We prefer to do business with people and organisations we trust. We want to be confident that the services or products we are investing in will be suitable for our needs, delivered when promised and that contract and payment arrangements will be honoured.
For smaller or newer companies, it can be difficult to build credibility, while for more established and larger players, reputation management can sometimes be a challenge.
Credibility is about trust. And to build trust, you need to be clear about who you are and what you stand for so you can represent your organisation consistently.
So, before you dive into the list of credibility boosting tips below, take some time to define your vision, mission and values. Then, make sure that everything you and your business do is aligned with them. If you’re not certain who or what you are, you can guarantee your customers (or potential customers) will view you with scepticism and suspicion.
Some of the values you might like to think about embedding across your business, like being honest, sincere, professional, reliable and easy to reach, are also the basics for developing your credibility.
You may also find it useful to look at the trust matrix developed by Peter Scholtes, author of The Leader’s Handbook. His trust matrix is based on two factors: aptitude (how capable you are at delivering what you promised when you promised it) and benevolence (demonstrating that you have your customers’ best interests at heart by perhaps going above and beyond and showing that you care).
Once you are clear on your positioning, here are 13 ways to build trust in your brand.
- Ask for customer recommendations, reviews and testimonials and post them on your website, LinkedIn and other social media platforms.
- Don’t forget to ensure your website and social media accounts are updated regularly – tumbleweed Twitter profiles can dent your integrity. Instead, actively engage with your followers and post both curated and original content that will be useful for them.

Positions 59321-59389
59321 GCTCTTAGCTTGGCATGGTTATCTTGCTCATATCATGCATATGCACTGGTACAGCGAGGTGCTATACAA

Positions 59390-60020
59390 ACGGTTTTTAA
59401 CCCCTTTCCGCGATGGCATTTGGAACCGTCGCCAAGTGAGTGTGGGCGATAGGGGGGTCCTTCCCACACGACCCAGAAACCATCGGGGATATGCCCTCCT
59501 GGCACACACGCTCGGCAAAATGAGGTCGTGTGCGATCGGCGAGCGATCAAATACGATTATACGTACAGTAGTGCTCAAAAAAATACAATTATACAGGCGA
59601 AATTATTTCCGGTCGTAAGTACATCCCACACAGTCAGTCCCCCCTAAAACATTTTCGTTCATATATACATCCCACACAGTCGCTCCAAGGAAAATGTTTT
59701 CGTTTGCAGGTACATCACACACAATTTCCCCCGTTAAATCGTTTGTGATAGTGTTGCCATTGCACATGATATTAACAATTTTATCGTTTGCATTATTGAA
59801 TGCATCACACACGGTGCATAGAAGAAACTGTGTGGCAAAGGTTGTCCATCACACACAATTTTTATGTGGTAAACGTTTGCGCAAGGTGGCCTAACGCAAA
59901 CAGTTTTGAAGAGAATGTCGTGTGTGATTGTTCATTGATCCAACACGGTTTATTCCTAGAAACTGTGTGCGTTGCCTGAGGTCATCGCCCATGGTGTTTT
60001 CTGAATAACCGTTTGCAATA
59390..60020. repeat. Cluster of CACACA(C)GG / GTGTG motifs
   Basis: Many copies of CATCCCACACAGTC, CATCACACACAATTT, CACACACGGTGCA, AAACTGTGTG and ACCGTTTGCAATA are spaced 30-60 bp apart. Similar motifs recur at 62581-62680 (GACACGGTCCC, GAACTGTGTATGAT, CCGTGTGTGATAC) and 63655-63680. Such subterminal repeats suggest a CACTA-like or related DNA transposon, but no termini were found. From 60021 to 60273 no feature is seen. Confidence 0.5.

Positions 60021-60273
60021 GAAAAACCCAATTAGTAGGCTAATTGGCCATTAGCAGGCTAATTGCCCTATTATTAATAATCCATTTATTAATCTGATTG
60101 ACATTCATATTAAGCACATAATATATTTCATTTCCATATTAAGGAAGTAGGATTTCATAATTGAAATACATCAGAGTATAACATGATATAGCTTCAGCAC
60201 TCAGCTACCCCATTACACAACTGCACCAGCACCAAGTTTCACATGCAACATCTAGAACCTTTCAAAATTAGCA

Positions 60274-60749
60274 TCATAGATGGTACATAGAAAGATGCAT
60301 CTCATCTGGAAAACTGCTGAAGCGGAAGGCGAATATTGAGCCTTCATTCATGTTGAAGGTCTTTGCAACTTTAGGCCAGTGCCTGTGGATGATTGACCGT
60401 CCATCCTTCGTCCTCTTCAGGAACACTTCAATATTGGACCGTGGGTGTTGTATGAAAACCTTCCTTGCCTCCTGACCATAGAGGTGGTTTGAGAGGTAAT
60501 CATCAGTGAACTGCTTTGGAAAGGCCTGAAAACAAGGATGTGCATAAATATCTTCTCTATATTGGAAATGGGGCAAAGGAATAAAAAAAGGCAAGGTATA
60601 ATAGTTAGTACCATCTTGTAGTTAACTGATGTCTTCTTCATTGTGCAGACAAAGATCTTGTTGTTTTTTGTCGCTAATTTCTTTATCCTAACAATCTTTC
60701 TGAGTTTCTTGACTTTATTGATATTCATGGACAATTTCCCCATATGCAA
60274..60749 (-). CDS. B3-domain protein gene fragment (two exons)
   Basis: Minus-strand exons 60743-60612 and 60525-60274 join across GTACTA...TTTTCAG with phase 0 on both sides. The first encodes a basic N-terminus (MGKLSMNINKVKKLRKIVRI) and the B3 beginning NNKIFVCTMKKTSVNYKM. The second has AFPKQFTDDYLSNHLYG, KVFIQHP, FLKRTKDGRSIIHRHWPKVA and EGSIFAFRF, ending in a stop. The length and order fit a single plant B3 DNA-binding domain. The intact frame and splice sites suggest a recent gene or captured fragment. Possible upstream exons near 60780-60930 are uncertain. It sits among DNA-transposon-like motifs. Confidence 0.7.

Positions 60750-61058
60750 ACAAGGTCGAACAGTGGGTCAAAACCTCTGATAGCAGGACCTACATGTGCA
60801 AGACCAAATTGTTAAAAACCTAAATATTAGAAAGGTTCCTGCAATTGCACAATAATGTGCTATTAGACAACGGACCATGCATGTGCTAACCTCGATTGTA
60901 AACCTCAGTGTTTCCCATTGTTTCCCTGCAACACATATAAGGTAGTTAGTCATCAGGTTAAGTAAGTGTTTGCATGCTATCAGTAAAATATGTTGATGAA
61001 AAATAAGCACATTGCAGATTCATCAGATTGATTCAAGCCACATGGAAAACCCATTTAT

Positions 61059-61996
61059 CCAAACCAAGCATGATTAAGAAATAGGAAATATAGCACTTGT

- Publish case studies highlighting particularly successful projects. Make sure you include links to any partners in the project as well as to your clients, so you can benefit from ‘trust by association’.
- Share your knowledge and expertise by commenting in online forums and LinkedIn groups. Answer questions and provide solutions. Be helpful rather than salesey.
- Volunteer in groups or on committees that are relevant to your expertise. As well as enabling you to demonstrate your knowledge and skillset, your fellow committee/group members might then recommend you and your business to their professional networks.
- Offer to speak and share your expertise at a relevant event. This could be a local networking event, training course or even a national conference or seminar.
- Blog regularly and use the content to answer your customers’ questions or concerns, share useful information that will help your customers in their day to day life and to tell stories about your heritage, personality and expertise. If you want more ideas for blog content, check out our post: 52 content ideas for your business blog.
- As well as regularly writing for your own blog, offer to guest post on other relevant blogs. Ask other recognised experts and influencers to contribute to your blog, vlog or website.
- Offer to write articles for industry publications. Contact journalists that cover news and features in your business area and let them know you are happy to be contacted if they need an expert viewpoint or contributor.
- Write a book. Although this is a big undertaking, writing and publishing a book gives you the opportunity to add substance to your ideas and adds legitimacy to what you do.
- Invest in continued professional development (CPD). Share reflections on what you have learnt and, if you receive a certificate, qualification or award, promote your achievements.
- Avoid errors in your written content. Hire a proofreader if you need to. If your website, blog or social media updates are badly written with typos and grammatical errors, your customers will start to doubt the quality of your products or services.
- Don’t fake it. Make sure you know what you are talking about or you risk losing all your credibility.